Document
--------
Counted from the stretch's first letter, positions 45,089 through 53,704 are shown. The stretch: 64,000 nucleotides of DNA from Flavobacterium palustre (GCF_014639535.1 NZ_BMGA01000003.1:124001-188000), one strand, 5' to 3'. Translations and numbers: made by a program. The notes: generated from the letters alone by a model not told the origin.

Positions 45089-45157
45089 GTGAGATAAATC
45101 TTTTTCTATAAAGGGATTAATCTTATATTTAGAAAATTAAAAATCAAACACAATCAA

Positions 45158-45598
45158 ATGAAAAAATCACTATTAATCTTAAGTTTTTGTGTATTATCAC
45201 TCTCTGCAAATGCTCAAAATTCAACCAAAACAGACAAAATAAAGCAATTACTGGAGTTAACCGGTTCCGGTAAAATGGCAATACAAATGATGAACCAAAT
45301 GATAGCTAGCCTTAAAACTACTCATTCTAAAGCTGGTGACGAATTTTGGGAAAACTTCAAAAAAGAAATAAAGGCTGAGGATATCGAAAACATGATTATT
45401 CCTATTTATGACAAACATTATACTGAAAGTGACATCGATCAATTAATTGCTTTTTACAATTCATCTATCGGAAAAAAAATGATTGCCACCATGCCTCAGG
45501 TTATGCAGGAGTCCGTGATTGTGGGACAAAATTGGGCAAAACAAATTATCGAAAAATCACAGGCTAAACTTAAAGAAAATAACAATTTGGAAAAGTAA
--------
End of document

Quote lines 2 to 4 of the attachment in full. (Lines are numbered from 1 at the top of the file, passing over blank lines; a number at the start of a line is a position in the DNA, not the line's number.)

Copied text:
Positions 45089-45157
45089 GTGAGATAAATC
45101 TTTTTCTATAAAGGGATTAATCTTATATTTAGAAAATTAAAAATCAAACACAATCAA